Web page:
The year, 1977, the circumstantial background, the turbulent presidential election in El Salvador. With his hands, the 60-year-old bishop cups water from a basin and washes his face. That day, in the capital San Salvador, he passively witnessed how armed military men terrorized a busload of voters from the city's poor sector as they made their way to the polling station. Just earlier, he had tried to caution his Jesuit friend Rutillo Grande, pastor and social activist, about "going too far." As he splashes water on his face a couple more times, he is stopped midstream by a colleague bearing the news: "You have been appointed archbishop."
Explore this NCR special report with recent articles on the topic of immigration and family separation.
In the biopic "Romero" (John Duigan, 1989), the inaugural Mass of newly appointed archbishop of San Salvador Óscar Arnulfo Romero, gives us an unambiguous picture of his centrist theological and sociopolitical perspective; he is the "safe choice." Conservative members of the church hierarchy, and prominent figures of the oligarchy dominate his bevy of well-wishers. "I come from a world of books," he declares from the pulpit. "We in the church must keep to the center watchfully, in the traditional way, but seeking justice."
But as the story arc unfolds, Romero, in a state of inertia, is drawn into a gradual conversion experience, not just in a general sense, but in the specific trajectory of a "conversion to justice." It is by the portrayal of such a conversion that the film offers insight to Romero's deepening spirituality that would lead him to a prophetic, liberating solidarity.
I find Jesuit activist Peter McVerry's description of the three-stage process that leads to a conversion to justice an illuminating lens through which we can understand Romero's transformation in the film.
The first stage, a "conversion of the feet," is that latent doubt and discomfort when, after some form of sharing in the experience of the poor, we realize that our incapacity to love our marginalized brothers and sisters has a lot to do with our over-attachment to the comfortable lives we live. We become open to this realization not from paper cuts we get on our fingers from reading, but from the mud we get on our feet from immersion.
Early in the film, Romero faces new encounters at the edge of society where poor Salvadorans are hard-pressed on every side. This brings about a real "dis-ease" in him, especially as he continues hobnobbing with San Salvador's rich and powerful. The camera works well to capture nuances and close-up shots of Raul Julia, the gifted actor who plays Romero, revealing subtle emotional hints; his face is a threshold of a simmering crisis of belief.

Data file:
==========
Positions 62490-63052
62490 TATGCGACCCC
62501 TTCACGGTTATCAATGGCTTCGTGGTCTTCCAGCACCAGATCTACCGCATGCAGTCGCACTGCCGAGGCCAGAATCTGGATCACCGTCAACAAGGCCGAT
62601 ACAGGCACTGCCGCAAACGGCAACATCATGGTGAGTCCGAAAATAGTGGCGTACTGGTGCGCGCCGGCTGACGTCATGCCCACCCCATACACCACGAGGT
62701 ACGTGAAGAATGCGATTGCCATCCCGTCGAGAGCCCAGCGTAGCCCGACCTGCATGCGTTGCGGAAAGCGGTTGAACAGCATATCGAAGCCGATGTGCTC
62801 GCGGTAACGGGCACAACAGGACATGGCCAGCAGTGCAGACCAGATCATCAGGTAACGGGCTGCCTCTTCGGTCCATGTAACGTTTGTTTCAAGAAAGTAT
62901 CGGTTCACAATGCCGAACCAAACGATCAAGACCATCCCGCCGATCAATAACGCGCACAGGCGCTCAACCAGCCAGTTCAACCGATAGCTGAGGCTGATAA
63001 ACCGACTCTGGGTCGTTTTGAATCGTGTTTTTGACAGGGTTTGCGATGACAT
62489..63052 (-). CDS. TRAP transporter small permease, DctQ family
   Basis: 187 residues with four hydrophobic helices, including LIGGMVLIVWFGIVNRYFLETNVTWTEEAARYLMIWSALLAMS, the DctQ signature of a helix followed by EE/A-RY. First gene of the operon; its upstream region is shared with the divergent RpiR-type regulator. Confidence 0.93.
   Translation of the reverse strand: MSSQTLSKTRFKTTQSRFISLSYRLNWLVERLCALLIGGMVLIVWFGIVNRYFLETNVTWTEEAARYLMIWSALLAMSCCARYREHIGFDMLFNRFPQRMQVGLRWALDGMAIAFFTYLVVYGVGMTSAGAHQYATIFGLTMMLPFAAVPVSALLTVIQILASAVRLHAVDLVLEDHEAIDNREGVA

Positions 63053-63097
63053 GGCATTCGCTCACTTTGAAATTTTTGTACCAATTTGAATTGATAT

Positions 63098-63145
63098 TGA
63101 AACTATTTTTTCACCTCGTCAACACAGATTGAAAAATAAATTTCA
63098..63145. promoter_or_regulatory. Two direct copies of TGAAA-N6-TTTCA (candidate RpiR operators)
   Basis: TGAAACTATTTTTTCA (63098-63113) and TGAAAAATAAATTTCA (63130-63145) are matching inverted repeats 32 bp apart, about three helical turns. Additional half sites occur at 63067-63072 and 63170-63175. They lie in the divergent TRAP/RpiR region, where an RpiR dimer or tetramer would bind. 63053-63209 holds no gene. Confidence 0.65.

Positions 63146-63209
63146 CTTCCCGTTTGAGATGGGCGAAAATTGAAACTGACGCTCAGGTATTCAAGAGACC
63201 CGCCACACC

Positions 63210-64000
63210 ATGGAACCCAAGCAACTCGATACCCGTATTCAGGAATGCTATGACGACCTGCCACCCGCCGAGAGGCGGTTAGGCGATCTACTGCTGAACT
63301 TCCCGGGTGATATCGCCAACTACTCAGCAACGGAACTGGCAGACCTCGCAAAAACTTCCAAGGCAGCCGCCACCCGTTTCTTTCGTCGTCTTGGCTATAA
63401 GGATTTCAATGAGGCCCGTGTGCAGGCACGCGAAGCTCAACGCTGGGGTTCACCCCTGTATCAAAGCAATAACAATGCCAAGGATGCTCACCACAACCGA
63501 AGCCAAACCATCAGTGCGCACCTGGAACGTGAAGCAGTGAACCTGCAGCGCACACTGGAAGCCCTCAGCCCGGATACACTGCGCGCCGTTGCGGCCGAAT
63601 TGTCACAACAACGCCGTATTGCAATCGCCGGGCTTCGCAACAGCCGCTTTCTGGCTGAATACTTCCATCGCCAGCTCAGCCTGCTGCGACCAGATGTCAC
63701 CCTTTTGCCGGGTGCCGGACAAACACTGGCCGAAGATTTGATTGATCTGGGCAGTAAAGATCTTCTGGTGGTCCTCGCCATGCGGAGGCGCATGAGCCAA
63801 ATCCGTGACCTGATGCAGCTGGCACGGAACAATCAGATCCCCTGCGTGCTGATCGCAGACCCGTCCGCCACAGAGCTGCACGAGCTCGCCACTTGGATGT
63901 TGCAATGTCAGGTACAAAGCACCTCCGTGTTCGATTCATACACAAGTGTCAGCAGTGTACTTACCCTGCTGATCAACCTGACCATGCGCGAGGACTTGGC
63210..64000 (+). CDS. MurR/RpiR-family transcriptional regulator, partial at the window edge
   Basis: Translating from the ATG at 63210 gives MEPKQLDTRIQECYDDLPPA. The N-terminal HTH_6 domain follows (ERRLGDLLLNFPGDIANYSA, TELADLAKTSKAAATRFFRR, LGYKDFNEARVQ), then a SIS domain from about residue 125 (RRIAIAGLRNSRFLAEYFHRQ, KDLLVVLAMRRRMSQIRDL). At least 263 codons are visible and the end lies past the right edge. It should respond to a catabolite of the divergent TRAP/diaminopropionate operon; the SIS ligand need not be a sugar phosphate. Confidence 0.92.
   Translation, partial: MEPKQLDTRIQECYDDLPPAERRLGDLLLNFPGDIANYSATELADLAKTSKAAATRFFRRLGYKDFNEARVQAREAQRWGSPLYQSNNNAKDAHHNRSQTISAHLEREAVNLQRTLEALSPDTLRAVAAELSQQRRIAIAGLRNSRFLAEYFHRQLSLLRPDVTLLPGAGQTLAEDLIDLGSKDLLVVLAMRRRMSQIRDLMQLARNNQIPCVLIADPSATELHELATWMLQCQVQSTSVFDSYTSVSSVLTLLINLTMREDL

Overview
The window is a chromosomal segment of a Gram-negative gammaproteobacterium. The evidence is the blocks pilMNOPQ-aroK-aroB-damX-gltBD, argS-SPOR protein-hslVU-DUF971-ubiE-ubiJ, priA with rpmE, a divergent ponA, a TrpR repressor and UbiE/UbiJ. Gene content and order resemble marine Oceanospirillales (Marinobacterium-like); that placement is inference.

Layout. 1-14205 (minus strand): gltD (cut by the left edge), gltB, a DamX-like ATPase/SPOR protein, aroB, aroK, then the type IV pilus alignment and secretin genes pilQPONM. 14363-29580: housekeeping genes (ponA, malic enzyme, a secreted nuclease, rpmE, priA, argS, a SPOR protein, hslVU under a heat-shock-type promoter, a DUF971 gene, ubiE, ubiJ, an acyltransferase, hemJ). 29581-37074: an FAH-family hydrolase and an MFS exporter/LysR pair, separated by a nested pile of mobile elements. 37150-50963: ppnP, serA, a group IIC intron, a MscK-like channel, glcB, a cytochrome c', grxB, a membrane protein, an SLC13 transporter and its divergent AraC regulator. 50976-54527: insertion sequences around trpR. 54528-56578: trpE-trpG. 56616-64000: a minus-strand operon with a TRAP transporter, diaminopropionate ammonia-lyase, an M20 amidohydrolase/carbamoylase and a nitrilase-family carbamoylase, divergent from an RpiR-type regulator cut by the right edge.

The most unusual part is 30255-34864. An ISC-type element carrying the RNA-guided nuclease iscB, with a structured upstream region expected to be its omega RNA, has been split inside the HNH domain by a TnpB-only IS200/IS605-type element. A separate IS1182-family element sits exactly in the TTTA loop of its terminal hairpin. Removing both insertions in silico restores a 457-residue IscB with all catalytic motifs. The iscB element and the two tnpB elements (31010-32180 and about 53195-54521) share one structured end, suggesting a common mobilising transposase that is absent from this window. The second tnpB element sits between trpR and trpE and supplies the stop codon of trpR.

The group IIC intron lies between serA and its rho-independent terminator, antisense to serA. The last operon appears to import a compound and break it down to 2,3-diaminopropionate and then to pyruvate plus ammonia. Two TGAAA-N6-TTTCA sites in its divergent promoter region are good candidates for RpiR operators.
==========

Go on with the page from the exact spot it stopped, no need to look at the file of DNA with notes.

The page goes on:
A "conversion of the head" is that juncture when we are "called to social analysis." We come to a realization that there are structural causes for poverty and suffering, and for as long as our values and assumptions remain unexamined, we are complicit in this social injustice.
Again, the film is replete with sequences that lead Romero to a more clear-eyed social analysis. In one scene, panning shots display a collage of disturbing, real-life photographs of the victims of military atrocities as the archbishop listens to the stories of the bereaved families. This layer of realism works to convey that the scales have fallen from Romero's eyes; he now sees the "view from below," the barefaced reality of the ongoing human tragedy and its structural causes. Inevitably, he begins to distance himself from members of society's elite he once called friends.
Finally, a "conversion of the heart" involves an actual, committed response after having journeyed through the two previous conversions. Catholic social teaching and theologies of liberation refer to this turning point as an "option for the poor."
The film brings this to deeper focus in the "barracks" scene when Romero heroically attempts to re-enter the church in Aguilares that the military had occupied and desecrated. Twice, he was threatened with gunfire and literally kicked out the church building. Just as all hope seemed lost, Romero — now garbed in priestly vestments — attempts to return a third time. But he is no longer entering the church alone; the faithful had gathered around him, and in procession, they enter the building as the church. In his homily, the archbishop's message resonates with the very heart of the reign of God: "You are the church, you are the people of God. You are Jesus in the here and now."
The year, 2017, the circumstantial background, the rising xenophobia and racism in the United States. Or the refugee crisis in Italy and the Mediterranean. Or the violent drug war in the Philippines.
It also happens to be the centennial of Blessed Óscar Romero's birth.
Purposefully, "Romero" is the film for us to revisit at such a time as this.
[Precious Blood Br. Antonio D. Sison is associate professor of systematic theology at Catholic Theological Union, Chicago, and author of the book The Sacred Foodways of Film. "Romero" is available on DVD and video streaming from PaulistProductions.org.]
Looking for comments?
We've suspended comments on NCRonline.org for a while. If you missed that announcement, learn more about our decision here.